It's the start of a new year. Have you made a resolution to be a better data analyst? A better SAS statistical programmer? To learn more about multivariate statistics? What better way to start the New Year than to read (or re-read!) the top 12 articles for statistical programmers from

In a recent article on efficient simulation from a truncated distribution, I wrote some SAS/IML code that used the LOC function to find and exclude observations that satisfy some criterion. Some readers came up with an alternative algorithm that uses the REMOVE function instead of subscripts. I remarked in a

Sometimes a graph is more interpretable if you assign specific colors to categories. For example, if you are graphing the number of Olympic medals won by various countries at the 2012 London Olympics, you might want to assign the colors gold, silver, and bronze to represent first-, second-, and third-place

The New York Times has an excellent staff that produces visually interesting graphics for the general public. However, because their graphs need to be understood by all Times readers, the staff sometimes creates a complicated infographic when a simpler statistical graph would show the data in a clearer manner. A

Sometimes it is useful to group observations based on the values of some variable. Common schemes for grouping include binning and using quantiles. In the binning approach, a variable is divided into k equal intervals, called bins, and each observation is assigned to a bin. In this scheme, the size

With the US presidential election looming, all eyes are on the Electoral College. In the presidential election, each state gets as many votes in the Electoral College as it has representatives in both congressional houses. (The District of Columbia also gets three electors.) Because every state has two senators, it

Robert Allison posted a map that shows the average commute times for major US cities, along with the proportion of the commute that is attributed to traffic jams and other congestion. The data are from a CEOs for Cities report (Driven Apart, 2010, p. 45). Robert use SAS/GRAPH software to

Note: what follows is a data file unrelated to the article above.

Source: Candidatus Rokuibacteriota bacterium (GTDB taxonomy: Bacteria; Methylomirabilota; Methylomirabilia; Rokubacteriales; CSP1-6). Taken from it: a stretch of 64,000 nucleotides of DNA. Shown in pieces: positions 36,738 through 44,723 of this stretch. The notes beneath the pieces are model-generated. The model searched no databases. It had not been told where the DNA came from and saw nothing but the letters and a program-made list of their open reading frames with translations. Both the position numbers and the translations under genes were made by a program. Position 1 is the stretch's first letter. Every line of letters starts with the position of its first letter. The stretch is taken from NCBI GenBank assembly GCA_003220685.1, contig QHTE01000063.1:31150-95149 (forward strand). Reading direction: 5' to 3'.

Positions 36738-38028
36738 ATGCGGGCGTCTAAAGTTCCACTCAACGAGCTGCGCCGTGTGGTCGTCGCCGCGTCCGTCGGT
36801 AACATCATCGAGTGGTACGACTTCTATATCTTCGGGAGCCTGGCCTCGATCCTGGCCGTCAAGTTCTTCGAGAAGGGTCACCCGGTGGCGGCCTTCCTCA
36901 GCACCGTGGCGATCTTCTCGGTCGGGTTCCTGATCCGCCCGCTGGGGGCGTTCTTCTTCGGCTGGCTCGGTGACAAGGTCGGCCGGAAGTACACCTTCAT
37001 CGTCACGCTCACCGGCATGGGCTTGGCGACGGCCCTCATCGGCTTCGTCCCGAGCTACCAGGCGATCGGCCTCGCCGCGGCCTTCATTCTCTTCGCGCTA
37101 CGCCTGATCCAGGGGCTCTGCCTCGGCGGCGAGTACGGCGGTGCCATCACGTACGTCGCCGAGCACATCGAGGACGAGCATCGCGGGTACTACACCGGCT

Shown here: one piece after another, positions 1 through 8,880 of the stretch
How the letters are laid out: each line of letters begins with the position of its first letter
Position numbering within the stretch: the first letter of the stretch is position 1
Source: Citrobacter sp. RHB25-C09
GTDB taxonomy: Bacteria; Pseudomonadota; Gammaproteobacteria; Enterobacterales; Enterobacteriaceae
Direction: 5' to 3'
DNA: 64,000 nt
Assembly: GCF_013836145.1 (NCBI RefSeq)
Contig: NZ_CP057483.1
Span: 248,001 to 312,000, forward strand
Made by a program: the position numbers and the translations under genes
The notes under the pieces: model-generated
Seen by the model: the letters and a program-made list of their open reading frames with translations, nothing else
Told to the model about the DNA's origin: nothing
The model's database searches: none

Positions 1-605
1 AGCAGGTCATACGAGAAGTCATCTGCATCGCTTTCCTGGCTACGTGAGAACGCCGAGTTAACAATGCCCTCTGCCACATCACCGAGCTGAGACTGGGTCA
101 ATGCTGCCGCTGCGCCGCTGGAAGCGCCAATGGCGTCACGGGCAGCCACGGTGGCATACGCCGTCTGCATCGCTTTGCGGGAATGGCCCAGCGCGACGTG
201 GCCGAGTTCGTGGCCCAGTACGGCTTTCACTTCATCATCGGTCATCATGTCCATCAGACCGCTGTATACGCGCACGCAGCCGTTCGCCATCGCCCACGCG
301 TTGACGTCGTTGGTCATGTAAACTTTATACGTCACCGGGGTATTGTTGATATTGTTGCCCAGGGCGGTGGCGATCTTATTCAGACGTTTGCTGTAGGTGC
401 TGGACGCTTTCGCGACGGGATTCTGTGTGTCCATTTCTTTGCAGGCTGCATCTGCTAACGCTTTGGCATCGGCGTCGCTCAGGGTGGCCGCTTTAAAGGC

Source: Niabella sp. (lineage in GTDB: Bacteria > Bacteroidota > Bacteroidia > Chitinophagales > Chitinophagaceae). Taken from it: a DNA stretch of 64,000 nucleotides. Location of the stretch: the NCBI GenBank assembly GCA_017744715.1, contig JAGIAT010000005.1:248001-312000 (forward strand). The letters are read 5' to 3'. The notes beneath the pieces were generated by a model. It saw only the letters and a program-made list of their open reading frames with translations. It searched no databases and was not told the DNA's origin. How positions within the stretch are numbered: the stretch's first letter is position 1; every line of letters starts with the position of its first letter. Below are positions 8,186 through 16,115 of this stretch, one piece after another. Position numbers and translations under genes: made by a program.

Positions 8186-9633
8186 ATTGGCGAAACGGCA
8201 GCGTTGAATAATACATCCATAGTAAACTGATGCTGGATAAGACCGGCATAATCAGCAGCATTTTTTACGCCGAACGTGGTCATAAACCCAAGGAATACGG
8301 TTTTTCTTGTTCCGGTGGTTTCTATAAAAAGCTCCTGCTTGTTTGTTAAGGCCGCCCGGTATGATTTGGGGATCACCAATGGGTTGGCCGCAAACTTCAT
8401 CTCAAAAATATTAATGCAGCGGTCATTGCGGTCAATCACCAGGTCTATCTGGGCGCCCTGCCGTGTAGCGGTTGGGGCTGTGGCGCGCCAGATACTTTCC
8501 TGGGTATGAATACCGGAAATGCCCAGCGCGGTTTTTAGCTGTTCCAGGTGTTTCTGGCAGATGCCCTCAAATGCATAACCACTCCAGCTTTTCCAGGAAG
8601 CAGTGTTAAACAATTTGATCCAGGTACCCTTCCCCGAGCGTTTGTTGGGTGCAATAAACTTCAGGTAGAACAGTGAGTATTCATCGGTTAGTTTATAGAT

The other day I was using PROC SGPLOT to create a box plot and I ran a program that was similar to the following: proc sgplot data=sashelp.cars; title "Box Plot: Category = Origin"; vbox Horsepower / category=origin; run; An hour or so later I had a need for another box

I've seen analyses of Fisher's iris data so often that sometimes I feel like I can smell the flowers' scent. However, yesterday I stumbled upon an analysis that I hadn't seen before. The typical analysis is shown in the documentation for the CANDISC procedure in the SAS/STAT documentation. A (canonical)

To celebrate special occasions like Father's Day, I like to relax with a cup of coffee and read the newspaper. When I looked at the weather page, I was astonished by the seeming uniformity of temperatures across the contiguous US. The weather map in my newspaper was almost entirely yellow

The other day I encountered an article in the SAS Knowledge Base that shows how to write a macro that "returns the variable name that contains the maximum or minimum value across an observation." Some people might say that the macro is "clever." I say it is complicated. This is

A reader asked: I want to create a vector as follows. Suppose there are two given vectors x=[A B C] and f=[1 2 3]. Here f indicates the frequency vector. I hope to generate a vector c=[A B B C C C]. I am trying to use the REPEAT function

SAS software provides many run-time functions that you can call from your SAS/IML or DATA step programs. The SAS/IML language has several hundred built-in statistical functions, and Base SAS software contains hundreds more. However, it is common for statistical programmers to extend the run-time library to include special user-defined functions.

Because the SAS/IML language is a general purpose programming language, it doesn't have a BY statement like most other SAS procedures (such as PROC REG). However, there are several ways to loop over categorical variables and perform an analysis on the observations in each category. One way is to use

Last week I discussed how to fit a Poisson distribution to data. The technique, which involves using the GENMOD procedure, produces a table of some goodness-of-fit statistics, but I find it useful to also produce a graph that indicates the goodness of fit. For continuous distributions, the quantile-quantile (Q-Q) plot